You’ll Go to Hell if You Don’t Accept Jesus

The more Fundamentalist the Evangelicals, the more likely they are to tell atheists and unbelievers that the latter will end up in Hell unless they repent of their sins and put their faith and trust in Jesus Christ. In other words, God is saying that if people don’t accept his foreordained way of salvation, he plans to torture them eternally in a pit of fire and brimstone. In what other setting does such an approach work? Hello, I am your local Kirby Sweeper salesman. If you don’t buy a sweeper from me, I will burn your house to the ground. Such a psychopath would quickly be arrested and locked up. Yet, God, who is every bit as psychopathic as the Kirby salesman, is given a pass.

When Evangelicals try the Hell approach, I quickly tell them that I don’t believe in the existence of Hell; that the only hell is that which humans inflict on one another. Sometimes, toying with them, I will ask them: WHERE is Hell? No answer is forthcoming. Most of the time, I let Evangelicals know that threatening me with Hell will not work. I am immune to being threatened into anything. I spent most of my preaching career threatening people, warning them of the suddenness of death and the certainty of Hell. Over the years, hundreds of people responded to my threats, embracing the wonderful, loving, psychopathic God of Christianity. I now know that such an approach psychologically harms people. Constantly being warned about impending eternal judgment often leaves deep and lasting emotional scars. Consider me scarred.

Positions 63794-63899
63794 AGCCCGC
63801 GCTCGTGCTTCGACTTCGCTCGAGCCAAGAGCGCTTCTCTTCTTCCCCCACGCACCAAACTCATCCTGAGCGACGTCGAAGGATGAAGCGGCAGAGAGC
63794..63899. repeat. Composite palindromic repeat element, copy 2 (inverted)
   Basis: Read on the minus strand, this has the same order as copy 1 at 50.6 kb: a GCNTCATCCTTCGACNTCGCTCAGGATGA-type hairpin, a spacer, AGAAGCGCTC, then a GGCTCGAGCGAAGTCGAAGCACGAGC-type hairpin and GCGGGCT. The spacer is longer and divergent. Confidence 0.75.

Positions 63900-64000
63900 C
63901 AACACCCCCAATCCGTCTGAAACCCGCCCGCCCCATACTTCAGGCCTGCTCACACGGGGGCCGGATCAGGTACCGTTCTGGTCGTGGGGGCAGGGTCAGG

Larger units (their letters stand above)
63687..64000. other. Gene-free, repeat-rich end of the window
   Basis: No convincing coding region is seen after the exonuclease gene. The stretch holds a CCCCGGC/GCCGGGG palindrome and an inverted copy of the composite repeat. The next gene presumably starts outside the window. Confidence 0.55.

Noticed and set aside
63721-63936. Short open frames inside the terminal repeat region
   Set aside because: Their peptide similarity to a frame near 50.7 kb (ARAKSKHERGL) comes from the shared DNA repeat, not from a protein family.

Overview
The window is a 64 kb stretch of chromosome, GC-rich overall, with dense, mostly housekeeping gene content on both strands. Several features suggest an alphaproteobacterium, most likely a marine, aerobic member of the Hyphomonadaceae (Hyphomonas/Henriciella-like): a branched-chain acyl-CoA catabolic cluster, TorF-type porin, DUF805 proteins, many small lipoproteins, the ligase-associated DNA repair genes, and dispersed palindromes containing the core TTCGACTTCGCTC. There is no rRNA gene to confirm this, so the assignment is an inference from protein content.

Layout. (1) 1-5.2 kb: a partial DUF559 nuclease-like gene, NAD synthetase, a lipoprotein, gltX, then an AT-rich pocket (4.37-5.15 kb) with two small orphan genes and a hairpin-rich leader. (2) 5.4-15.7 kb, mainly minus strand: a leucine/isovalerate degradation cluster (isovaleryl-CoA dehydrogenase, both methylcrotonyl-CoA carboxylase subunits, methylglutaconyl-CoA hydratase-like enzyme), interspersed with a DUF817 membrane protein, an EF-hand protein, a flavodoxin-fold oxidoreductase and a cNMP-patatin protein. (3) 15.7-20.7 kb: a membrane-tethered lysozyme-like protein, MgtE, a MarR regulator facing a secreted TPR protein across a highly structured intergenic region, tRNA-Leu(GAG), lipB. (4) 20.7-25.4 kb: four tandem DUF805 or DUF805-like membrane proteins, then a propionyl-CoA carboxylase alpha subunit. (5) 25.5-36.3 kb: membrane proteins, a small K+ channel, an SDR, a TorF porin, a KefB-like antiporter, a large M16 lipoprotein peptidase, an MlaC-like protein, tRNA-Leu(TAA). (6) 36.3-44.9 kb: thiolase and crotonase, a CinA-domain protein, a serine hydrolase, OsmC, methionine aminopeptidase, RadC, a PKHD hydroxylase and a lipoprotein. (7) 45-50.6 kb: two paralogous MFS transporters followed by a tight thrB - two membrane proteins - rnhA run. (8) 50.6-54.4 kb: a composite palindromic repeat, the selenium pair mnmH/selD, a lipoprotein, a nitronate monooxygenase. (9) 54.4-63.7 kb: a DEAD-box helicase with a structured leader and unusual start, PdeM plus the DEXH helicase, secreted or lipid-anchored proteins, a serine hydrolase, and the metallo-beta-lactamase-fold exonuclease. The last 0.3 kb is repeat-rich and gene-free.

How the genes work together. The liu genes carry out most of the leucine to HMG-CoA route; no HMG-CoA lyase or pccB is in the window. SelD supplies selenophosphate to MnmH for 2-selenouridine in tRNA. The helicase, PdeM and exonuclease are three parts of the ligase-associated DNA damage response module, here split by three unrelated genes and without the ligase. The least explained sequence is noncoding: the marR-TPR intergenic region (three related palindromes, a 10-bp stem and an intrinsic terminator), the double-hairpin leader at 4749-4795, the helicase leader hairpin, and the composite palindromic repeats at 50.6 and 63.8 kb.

I Know the Holy Spirit is Speaking to You